Sunday was an important day.
No, I’m not talking about the Super Bowl.
I’m referring to another game that occurred just down the street from the Staples Center.
For those of you who have no idea what I’m talking about: Yes, there actually was another game that took place at 1 p.m. that day.
It was the women’s basketball game between USC and No. 10 UCLA.
As I walked into the arena and looked around, I couldn’t help but notice the sea of cardinal filling up the Galen Center.
But it wasn’t the raucous crowd you’d normally see at a rivalry game such as this.
It was a sea of empty seats.
And among those seats were sections of baby blue.
That’s right — a bunch of UCLA students and fans came into USC’s house.
Not only did they come into our house, but they made their presence known.
They screamed, shouted and booed our Women of Troy, acting as if they owned the place.
To counter their awful eight-clap — silence.
To counter their sign-waving, their finger-pointing and their chanting — nothing.
USC students: UCLA students outclassed you.
Sure, the players’ parents were there for support, but you can’t expect them to be the only ones giving it their all for their own.
On the other hand, I traveled to Westwood for the first meeting between the two teams, and it was by far a different atmosphere in Pauley Pavilion.
UCLA students and fans packed the arena, and they were cheering, chanting and cursing the Women of Troy.
If I were a USC player, I would have felt I was playing in marked territory.
The game between the same two teams occurred Sunday — except this time, it was in USC territory.
You think Bruin fans would think twice before heading into the heart of downtown Los Angeles, but that clearly wasn’t the case on Sunday.
They knew what they were doing, and they had enough school pride (and guts) to come into the Galen Center and support their team.
The tough part about seeing the lack of student support is listening to one of your own acting as if this should be normal.
“I’ve been here for three years and that’s always how it’s been,” said junior guard Ashley Corral. “It sucks to come out on your home court and get booed.”
Unfortunately, that’s exactly the problem.
That’s where we, as students, are supposed to come in.
To see a home team get booed in their own arena is downright awful.
To have your crosstown rivals come into your own house and fill almost an entire section of the lower bowl is inexcusable.
And to let it happen without even putting up a fight is embarrassing.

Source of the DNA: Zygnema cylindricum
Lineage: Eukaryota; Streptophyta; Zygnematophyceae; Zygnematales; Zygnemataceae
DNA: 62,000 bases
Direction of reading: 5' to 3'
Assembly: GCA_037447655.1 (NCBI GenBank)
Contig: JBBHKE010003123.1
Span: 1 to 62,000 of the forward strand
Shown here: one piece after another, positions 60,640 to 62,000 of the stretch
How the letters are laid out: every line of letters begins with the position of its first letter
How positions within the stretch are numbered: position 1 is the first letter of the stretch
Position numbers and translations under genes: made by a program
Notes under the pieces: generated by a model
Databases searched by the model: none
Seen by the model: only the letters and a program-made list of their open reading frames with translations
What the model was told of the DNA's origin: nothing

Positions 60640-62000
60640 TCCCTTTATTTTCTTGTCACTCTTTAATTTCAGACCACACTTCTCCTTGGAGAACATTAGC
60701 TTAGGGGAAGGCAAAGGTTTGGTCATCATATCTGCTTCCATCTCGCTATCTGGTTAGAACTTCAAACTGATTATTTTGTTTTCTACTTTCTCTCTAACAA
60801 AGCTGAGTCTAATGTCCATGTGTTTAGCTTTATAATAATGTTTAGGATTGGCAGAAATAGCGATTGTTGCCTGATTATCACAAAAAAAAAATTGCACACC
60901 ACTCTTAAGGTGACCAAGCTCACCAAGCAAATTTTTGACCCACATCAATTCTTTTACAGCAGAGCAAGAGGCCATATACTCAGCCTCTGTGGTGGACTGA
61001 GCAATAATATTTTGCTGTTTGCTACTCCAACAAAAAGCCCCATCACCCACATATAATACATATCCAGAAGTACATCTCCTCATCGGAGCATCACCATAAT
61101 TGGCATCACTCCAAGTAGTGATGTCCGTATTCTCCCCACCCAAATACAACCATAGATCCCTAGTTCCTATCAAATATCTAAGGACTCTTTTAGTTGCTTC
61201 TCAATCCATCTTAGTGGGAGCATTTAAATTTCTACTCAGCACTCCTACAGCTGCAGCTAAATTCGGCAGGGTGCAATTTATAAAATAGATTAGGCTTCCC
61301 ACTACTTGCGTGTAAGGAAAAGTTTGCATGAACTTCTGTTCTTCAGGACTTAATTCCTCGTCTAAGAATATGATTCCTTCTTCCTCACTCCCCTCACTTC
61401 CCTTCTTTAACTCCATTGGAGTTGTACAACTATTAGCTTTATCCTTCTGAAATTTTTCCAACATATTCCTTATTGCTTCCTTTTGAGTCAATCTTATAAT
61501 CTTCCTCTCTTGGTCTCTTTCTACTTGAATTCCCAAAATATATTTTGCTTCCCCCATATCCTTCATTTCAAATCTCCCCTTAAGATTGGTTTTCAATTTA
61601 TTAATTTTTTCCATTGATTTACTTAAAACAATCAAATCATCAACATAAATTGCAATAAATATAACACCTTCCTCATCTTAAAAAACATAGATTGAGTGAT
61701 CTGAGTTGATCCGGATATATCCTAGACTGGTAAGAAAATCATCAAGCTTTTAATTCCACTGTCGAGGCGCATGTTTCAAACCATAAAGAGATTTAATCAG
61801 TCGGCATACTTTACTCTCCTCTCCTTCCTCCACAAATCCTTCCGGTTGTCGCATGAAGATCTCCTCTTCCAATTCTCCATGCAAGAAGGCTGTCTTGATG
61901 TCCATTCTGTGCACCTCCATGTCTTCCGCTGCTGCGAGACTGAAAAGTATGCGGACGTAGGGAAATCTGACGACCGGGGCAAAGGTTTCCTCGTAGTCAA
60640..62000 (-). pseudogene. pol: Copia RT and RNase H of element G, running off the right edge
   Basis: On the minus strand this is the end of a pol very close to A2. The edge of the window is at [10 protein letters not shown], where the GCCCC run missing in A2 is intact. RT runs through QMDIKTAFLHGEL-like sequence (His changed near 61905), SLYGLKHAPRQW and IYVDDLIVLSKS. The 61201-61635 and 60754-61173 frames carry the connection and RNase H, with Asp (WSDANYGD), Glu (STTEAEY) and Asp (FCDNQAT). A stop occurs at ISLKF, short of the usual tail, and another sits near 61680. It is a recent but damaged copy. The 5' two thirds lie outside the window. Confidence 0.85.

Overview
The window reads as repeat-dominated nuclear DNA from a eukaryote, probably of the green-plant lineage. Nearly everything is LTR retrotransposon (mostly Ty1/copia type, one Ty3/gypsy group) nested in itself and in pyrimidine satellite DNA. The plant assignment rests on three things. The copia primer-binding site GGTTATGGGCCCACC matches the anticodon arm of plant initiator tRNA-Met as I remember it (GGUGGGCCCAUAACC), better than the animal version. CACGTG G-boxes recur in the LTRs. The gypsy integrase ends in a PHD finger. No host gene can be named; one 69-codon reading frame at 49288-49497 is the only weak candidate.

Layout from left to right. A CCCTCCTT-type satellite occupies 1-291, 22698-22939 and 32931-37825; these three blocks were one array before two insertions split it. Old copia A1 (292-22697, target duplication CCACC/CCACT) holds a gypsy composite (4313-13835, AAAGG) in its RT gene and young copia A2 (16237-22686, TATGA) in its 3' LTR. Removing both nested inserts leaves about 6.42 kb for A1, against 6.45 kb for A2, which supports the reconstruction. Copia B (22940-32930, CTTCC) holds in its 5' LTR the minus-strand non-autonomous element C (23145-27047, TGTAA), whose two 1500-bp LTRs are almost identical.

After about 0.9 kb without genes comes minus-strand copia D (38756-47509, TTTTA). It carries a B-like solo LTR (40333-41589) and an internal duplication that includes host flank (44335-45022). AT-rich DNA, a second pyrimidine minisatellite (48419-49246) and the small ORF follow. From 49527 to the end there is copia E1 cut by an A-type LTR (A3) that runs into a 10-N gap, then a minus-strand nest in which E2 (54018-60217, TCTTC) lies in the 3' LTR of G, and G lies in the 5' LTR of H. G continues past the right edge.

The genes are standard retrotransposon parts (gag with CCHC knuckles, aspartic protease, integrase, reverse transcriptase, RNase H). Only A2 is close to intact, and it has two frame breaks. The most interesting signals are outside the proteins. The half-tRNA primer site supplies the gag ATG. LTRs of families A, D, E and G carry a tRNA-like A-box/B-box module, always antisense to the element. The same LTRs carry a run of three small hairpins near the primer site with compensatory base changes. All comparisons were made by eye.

We’re supposed to be a Trojan family.
It’s up to us, as students, to fight for our school and our team.
We help each other out, defend and support each other.
But that wasn’t the case Sunday.
I can probably count on both hands the number of USC students in the Galen Center Sunday afternoon — and that’s being generous.
Home-court advantage is crucial, no matter what sport you play.
The support of fans changes the whole dynamic of a game. A three-point basket or a home run can send the crowd into a frenzy and swing momentum back to the home team.
And in an important game that had large implications on USC’s conference seeding and its NCAA tournament hopes, having fans show up to this game would have meant everything.
But nobody showed up, nobody supported the Women of Troy and nobody was there to stand up and retaliate against those Bruins in baby blue.
So, my call to you, as students, is this: Show some more love for the women’s basketball team.
They still have a shot at making the NCAA tournament, and at this point in the season, they have a better record than their male counterparts.
I can guarantee you don’t have a problem showing up at the men’s basketball game, so why not show the same support for the women?
Don’t let your crosstown rivals, or any other opponents for that matter, think they can walk down here and act like they own our house.
Have some pride, don that cardinal and gold proudly and support your Women of Troy.
“In The Zone” runs Thursdays. To comment on this article, visit dailytrojan.com or e-mail Trevor at firstname.lastname@example.org.